Courier staff writer
ALAMOSA — Who started the dispute that led to the arrest and prosecution of an Alamosa man for attempted second-degree murder and other crimes?
Jurors heard conflicting answers to that question throughout the first two days of testimony at Anthony Gallegos’ trial.
Deputy District Attorney Mark Loy alleged that Gallegos set the events of July 22, 2012 in motion when the 21-year-old defendant threw a 40-ounce bottle at a car that three men were riding in.
When driver Jeremy Montoya instinctively stepped out of the vehicle to find out what was happening, Gallegos rushed him and deliberately stabbed him in the heart with a folding pocket knife, Loy said.
“He intended to murder Jeremy Montoya,” Loy said during his July 23 opening statements to jurors.
Montoya’s friend, Jeremy Sanchez, came to Montoya’s aid, and as he did, Gallegos stabbed him, too:
“He did it on purpose; he did it without any regard for their life, except to end it,” Loy said.
Deputy Public Defender Christopher Light countered that the Alamosa Police Department’s investigation into the incident was incompetent and incomplete.
The lead investigator drew big assumptions about what happened at the scene in the 800 block of 10th Street, while choosing to ignore where the knife came from, he said.
Light told jurors that the three men inside the car — including Montoya’s brother, Samuel — chased and hunted Gallegos down before they attacked him.
Gallegos knew he was under attack when someone threw a glass lid at him, striking his nose, Light said.
According to Light, Gallegos threw the 40-ounce bottle at Samuel Montoya’s car only when his three pursuers closed in on him.
Sanchez testified on July 23 that he was sitting in the back of the car when he saw Gallegos prepare to throw the bottle.
His first instinct was to duck down, but when nothing happened, Sanchez said he sat up and looked out through a car window. At that moment, he said, Gallegos threw the bottle at the car, shattering the rear windshield.
According to Sanchez, Jeremy Montoya stopped the car and got out to see why Gallegos threw the bottle.
As Jeremy Montoya stepped out of the vehicle, Gallegos pulled something out of a pocket, Sanchez said. Gallegos then charged toward Montoya and stabbed him, according to Sanchez.
At that point, Sanchez said he rushed over to help his friend.
“I went over there to get the knife out of Anthony’s hands,” he said. “He ended up stabbing me and I ended up falling to the (ground),” he said.
While Sanchez was splayed out on the ground, Gallegos got on top of him and stabbed him three more times, he said.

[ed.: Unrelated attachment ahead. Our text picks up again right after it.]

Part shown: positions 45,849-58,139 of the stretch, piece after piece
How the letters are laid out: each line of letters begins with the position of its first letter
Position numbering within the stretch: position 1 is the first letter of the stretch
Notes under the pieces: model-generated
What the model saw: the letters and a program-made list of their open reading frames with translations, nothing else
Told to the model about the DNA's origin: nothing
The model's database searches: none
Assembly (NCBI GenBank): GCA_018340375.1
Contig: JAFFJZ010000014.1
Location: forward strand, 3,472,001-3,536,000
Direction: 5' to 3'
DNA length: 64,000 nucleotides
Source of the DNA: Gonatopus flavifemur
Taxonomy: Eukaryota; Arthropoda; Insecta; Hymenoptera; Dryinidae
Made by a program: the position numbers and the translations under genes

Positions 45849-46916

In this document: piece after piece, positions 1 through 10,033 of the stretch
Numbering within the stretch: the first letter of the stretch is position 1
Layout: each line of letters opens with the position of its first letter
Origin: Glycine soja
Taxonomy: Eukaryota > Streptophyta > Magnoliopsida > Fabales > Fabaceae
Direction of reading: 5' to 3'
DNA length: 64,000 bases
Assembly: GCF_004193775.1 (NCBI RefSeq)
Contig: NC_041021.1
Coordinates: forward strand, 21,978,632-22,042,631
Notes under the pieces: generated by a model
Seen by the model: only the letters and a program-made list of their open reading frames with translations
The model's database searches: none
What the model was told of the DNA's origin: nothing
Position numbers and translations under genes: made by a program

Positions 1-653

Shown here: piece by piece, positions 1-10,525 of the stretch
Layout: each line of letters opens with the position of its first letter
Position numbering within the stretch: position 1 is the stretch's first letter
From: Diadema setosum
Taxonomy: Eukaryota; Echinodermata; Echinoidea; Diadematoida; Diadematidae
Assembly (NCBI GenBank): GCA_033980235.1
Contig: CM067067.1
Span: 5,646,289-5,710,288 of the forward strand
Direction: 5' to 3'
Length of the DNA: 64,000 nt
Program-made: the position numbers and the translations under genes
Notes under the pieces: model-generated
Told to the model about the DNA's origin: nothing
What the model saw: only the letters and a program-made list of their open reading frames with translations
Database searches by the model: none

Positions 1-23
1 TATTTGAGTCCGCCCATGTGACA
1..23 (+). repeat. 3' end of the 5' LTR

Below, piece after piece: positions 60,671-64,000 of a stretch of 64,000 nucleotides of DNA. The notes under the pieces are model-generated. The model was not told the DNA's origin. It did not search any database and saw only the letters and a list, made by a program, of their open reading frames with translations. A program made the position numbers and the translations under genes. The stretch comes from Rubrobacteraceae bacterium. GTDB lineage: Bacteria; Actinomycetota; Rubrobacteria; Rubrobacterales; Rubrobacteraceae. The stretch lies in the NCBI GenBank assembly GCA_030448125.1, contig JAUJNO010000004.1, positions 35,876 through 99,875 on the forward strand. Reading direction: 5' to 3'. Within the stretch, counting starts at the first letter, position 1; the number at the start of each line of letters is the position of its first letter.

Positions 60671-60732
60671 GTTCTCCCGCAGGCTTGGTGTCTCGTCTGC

They began to struggle for control of the knife, and when Sanchez grabbed hold of it, he said he stabbed Gallegos in self-defense.
“Nobody had like pulled him off so I ended up protecting myself,” Sanchez said.
Sanchez said he could have inflicted more serious injuries on Gallegos, but instead swung the knife toward Gallegos’ back and shoulder.
“I was just trying to have him get off me,” Sanchez said. “I wasn’t trying to kill him or nothing. I was just trying to prevent something from starting.”
Nor did he chase after Gallegos when he had the chance, he said.
“I didn’t want no confrontation with him,” he said.
Instead, both injured men got back into Samuel Montoya’s car and rushed off to San Luis Valley Regional Medical Center.
Within a matter of minutes after Jeremy Montoya arrived, his pulse was no longer palpable, and he could not breathe on his own, according to Dr. Anneliese Keller.
Emergency room personnel cut his chest open and discovered that Montoya sustained a life-threatening stab wound to the left chamber of his heart.
The attending physician speculated that Montoya would have died if he’d arrived at the facility just five minutes later.
Although they managed to stabilize him, his injuries were so severe that he was quickly flown to a Denver-area hospital for additional medical care.
While Sanchez’s injuries were less serious, Keller said they were potentially life threatening. She was especially concerned when she detected blood inside one of his lungs.
At some point after the incident, Gallegos arrived at a friend’s house. The friend proceeded to clean Gallegos’ injuries, and when he was done, Gallegos left the house on foot, the friend testified.
Gallegos was subsequently treated at San Luis Valley Regional Medical Center for “fairly superficial” flesh wounds to his left shoulder and lower back area, according to Dr. Clifford Robins.
Based on his observation of Gallegos, the attending physician declined to sign off on a severe bodily injury report.
“He did not meet any of the requirements … because his injuries were not consistent with any of the required reporting,” Robins testified.
Gallegos’ trial is expected to continue into next week.
In addition to the main charge of attempted second-degree murder, he stands accused of disorderly conduct, criminal mischief and two counts of first-degree assault.
He is presumed to be innocent unless jurors decide that the prosecution has proved its case against him beyond a reasonable doubt.